There are many kids everywhere we go. The littlest ones yell from the security of their huts, “hello”. Since we’re the only English speaking folks that understand that word, we know that we’re the ones they’re calling. Occasionally they come to greet us…thrilled that they’ve shaken the hand of the westerner.
Surprisingly, we are cool and comfortable underneath this shelter. The kids had a horribly yellowed and moist UNO game–they deal just four cards. As I put the 2+ card on the pile, it ripped, so I found them a newer version on the compound. And a bunch of other card games. They are especially fond of “Wooly wooly”…a game I recall being explained was southeast Asian. Twelve little holes dug out of the ground, four smooth stones inserted into each one and each person gets to choose a hole of rocks to move around the rectangular “game board”. A game out of natural sources–always resourceful.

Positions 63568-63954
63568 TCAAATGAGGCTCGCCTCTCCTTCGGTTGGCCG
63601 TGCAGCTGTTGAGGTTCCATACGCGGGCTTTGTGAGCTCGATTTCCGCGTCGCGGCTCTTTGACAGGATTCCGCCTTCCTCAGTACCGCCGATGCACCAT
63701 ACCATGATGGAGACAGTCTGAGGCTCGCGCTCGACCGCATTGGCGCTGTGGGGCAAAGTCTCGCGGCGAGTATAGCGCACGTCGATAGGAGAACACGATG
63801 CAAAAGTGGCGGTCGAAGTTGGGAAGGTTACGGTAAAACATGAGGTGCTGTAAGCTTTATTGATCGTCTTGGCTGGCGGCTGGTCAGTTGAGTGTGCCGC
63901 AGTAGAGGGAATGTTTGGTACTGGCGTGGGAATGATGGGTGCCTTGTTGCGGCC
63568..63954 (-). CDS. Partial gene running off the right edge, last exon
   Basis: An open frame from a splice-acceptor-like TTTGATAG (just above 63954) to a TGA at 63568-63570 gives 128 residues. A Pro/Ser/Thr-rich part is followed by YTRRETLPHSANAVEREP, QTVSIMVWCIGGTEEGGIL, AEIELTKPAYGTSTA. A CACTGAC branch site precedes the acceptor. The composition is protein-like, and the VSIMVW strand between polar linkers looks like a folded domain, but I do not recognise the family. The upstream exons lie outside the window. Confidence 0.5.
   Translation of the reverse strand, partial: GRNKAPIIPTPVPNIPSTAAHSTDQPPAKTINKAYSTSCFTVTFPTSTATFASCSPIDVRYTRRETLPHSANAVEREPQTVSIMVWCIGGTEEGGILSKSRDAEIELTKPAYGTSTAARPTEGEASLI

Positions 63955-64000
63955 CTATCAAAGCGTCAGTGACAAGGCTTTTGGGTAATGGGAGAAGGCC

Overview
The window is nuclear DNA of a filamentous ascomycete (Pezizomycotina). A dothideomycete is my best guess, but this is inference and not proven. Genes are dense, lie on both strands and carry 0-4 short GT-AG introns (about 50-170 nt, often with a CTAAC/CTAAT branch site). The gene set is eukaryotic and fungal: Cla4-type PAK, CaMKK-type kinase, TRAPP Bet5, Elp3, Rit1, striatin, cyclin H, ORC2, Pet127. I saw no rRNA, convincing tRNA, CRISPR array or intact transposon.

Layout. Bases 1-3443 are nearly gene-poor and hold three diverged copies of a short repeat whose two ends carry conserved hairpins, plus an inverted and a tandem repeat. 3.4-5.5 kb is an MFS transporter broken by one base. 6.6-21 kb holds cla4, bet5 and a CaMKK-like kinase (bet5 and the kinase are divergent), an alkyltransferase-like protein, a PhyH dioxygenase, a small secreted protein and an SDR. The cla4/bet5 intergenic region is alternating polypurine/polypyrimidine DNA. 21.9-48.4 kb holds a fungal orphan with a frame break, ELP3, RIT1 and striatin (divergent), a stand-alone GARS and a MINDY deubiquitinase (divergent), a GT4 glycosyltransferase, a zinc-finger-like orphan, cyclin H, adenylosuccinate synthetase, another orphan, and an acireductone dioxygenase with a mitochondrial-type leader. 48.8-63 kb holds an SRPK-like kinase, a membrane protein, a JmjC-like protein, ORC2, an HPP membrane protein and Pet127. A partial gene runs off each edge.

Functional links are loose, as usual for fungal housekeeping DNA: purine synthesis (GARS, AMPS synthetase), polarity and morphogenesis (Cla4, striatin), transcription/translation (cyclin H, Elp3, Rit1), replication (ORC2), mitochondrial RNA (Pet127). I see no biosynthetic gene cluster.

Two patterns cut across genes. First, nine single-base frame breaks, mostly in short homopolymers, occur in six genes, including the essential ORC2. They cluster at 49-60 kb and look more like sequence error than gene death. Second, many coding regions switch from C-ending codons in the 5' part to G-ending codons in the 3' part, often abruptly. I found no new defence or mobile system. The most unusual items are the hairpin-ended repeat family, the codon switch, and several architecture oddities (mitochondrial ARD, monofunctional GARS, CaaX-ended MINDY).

I brought my book from home that shows pictures of where we live and answered questions about Canada. So many interesting discussions that came from this book. With this crowd, snow was a constant question, as no one is familiar. Imagine me, boasting about snow. Soon, we will relish in its grandeur as we land in Canada…flip flops here, winter jackets waiting in the airport parking lot.
What game is this, you ask? Why, duck duck goose, of course. Playing with forty kids, taking turns, sliding into terracotta dust with our sweaty bodies–why that’s a mother’s dream game. It was awfully fun watching my thirteen year old daughter play it again. May childhood never end.
These Ghanian kids are truly beautiful. So open to share, connect and welcoming us to be with them.
When a few hours sitting under this simple shelter, we had nothing else to do, they asked if I would show them math problems. So on the plastic table, I used a piece of chalk to explain place value from the Math-u-See curriculum. Here in an African orphanage, Place Value Street has been taught. Teaching math in Africa–them there’s something I never thought I’d do.
For six months, these German girls, Teresa and Charlotte, have been staying in a local woman’s home assisting the orphanage. Brave girls.
“Children are the hands by which we take hold of heaven”. Henry Ward Beecher